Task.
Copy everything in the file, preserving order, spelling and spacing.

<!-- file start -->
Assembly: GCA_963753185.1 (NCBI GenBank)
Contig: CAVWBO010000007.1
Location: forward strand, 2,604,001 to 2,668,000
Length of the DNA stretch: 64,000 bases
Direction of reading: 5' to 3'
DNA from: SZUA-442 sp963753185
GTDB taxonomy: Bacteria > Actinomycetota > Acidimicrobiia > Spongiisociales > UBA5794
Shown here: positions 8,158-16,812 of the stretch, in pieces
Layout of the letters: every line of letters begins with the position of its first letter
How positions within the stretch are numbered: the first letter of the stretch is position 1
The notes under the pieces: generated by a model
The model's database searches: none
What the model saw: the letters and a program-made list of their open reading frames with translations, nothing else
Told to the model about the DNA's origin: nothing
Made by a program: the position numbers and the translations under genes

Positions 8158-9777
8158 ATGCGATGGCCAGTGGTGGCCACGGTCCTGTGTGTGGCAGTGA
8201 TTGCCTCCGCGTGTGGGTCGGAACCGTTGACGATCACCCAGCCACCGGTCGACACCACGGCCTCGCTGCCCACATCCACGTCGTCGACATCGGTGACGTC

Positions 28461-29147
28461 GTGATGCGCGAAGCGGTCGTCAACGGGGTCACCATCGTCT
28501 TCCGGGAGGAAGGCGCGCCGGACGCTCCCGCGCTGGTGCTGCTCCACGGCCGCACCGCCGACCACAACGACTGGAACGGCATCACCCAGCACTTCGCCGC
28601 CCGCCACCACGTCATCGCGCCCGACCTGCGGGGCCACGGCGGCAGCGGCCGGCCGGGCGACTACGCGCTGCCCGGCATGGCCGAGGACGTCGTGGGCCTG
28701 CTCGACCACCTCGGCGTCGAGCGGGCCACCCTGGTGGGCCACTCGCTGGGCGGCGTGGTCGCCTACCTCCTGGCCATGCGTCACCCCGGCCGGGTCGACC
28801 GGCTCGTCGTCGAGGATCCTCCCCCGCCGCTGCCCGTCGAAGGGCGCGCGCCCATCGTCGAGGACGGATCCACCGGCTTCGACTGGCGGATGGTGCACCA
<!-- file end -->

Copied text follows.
Assembly: GCA_963753185.1 (NCBI GenBank)
Contig: CAVWBO010000007.1
Location: forward strand, 2,604,001 to 2,668,000
Length of the DNA stretch: 64,000 bases
Direction of reading: 5' to 3'
DNA from: SZUA-442 sp963753185
GTDB taxonomy: Bacteria > Actinomycetota > Acidimicrobiia > Spongiisociales > UBA5794
Shown here: positions 8,158-16,812 of the stretch, in pieces
Layout of the letters: every line of letters begins with the position of its first letter
How positions within the stretch are numbered: the first letter of the stretch is position 1
The notes under the pieces: generated by a model
The model's database searches: none
What the model saw: the letters and a program-made list of their open reading frames with translations, nothing else
Told to the model about the DNA's origin: nothing
Made by a program: the position numbers and the translations under genes

Positions 8158-9777
8158 ATGCGATGGCCAGTGGTGGCCACGGTCCTGTGTGTGGCAGTGA
8201 TTGCCTCCGCGTGTGGGTCGGAACCGTTGACGATCACCCAGCCACCGGTCGACACCACGGCCTCGCTGCCCACATCCACGTCGTCGACATCGGTGACGTC

Positions 28461-29147
28461 GTGATGCGCGAAGCGGTCGTCAACGGGGTCACCATCGTCT
28501 TCCGGGAGGAAGGCGCGCCGGACGCTCCCGCGCTGGTGCTGCTCCACGGCCGCACCGCCGACCACAACGACTGGAACGGCATCACCCAGCACTTCGCCGC
28601 CCGCCACCACGTCATCGCGCCCGACCTGCGGGGCCACGGCGGCAGCGGCCGGCCGGGCGACTACGCGCTGCCCGGCATGGCCGAGGACGTCGTGGGCCTG
28701 CTCGACCACCTCGGCGTCGAGCGGGCCACCCTGGTGGGCCACTCGCTGGGCGGCGTGGTCGCCTACCTCCTGGCCATGCGTCACCCCGGCCGGGTCGACC
28801 GGCTCGTCGTCGAGGATCCTCCCCCGCCGCTGCCCGTCGAAGGGCGCGCGCCCATCGTCGAGGACGGATCCACCGGCTTCGACTGGCGGATGGTGCACCA